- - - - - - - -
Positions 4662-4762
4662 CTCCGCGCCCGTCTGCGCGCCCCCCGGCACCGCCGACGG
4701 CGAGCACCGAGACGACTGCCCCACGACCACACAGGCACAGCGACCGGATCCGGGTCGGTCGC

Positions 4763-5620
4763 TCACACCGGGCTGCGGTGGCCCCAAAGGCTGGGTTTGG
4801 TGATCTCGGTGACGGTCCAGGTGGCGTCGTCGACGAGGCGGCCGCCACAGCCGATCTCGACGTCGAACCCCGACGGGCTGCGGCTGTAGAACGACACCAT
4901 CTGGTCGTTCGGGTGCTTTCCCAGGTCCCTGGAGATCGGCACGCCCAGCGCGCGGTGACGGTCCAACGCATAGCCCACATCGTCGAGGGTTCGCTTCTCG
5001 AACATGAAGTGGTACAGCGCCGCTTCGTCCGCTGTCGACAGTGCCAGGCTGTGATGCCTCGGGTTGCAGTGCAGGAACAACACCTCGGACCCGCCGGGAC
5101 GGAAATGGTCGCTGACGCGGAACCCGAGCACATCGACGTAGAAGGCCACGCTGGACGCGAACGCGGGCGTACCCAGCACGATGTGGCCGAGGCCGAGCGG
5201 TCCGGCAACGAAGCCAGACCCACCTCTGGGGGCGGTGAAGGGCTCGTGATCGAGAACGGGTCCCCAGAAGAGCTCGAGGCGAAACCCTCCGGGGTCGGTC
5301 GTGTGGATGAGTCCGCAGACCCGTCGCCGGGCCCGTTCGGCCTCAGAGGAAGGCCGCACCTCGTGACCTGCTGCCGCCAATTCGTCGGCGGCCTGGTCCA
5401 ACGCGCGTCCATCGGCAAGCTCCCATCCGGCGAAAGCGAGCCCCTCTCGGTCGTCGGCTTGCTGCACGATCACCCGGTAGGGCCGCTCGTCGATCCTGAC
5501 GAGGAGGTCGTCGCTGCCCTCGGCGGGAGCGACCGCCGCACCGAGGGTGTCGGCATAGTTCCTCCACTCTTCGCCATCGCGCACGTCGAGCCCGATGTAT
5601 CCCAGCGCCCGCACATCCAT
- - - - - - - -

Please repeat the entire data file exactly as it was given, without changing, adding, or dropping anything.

Positions 4662-4762
4662 CTCCGCGCCCGTCTGCGCGCCCCCCGGCACCGCCGACGG
4701 CGAGCACCGAGACGACTGCCCCACGACCACACAGGCACAGCGACCGGATCCGGGTCGGTCGC

Positions 4763-5620
4763 TCACACCGGGCTGCGGTGGCCCCAAAGGCTGGGTTTGG
4801 TGATCTCGGTGACGGTCCAGGTGGCGTCGTCGACGAGGCGGCCGCCACAGCCGATCTCGACGTCGAACCCCGACGGGCTGCGGCTGTAGAACGACACCAT
4901 CTGGTCGTTCGGGTGCTTTCCCAGGTCCCTGGAGATCGGCACGCCCAGCGCGCGGTGACGGTCCAACGCATAGCCCACATCGTCGAGGGTTCGCTTCTCG
5001 AACATGAAGTGGTACAGCGCCGCTTCGTCCGCTGTCGACAGTGCCAGGCTGTGATGCCTCGGGTTGCAGTGCAGGAACAACACCTCGGACCCGCCGGGAC
5101 GGAAATGGTCGCTGACGCGGAACCCGAGCACATCGACGTAGAAGGCCACGCTGGACGCGAACGCGGGCGTACCCAGCACGATGTGGCCGAGGCCGAGCGG
5201 TCCGGCAACGAAGCCAGACCCACCTCTGGGGGCGGTGAAGGGCTCGTGATCGAGAACGGGTCCCCAGAAGAGCTCGAGGCGAAACCCTCCGGGGTCGGTC
5301 GTGTGGATGAGTCCGCAGACCCGTCGCCGGGCCCGTTCGGCCTCAGAGGAAGGCCGCACCTCGTGACCTGCTGCCGCCAATTCGTCGGCGGCCTGGTCCA
5401 ACGCGCGTCCATCGGCAAGCTCCCATCCGGCGAAAGCGAGCCCCTCTCGGTCGTCGGCTTGCTGCACGATCACCCGGTAGGGCCGCTCGTCGATCCTGAC
5501 GAGGAGGTCGTCGCTGCCCTCGGCGGGAGCGACCGCCGCACCGAGGGTGTCGGCATAGTTCCTCCACTCTTCGCCATCGCGCACGTCGAGCCCGATGTAT
5601 CCCAGCGCCCGCACATCCAT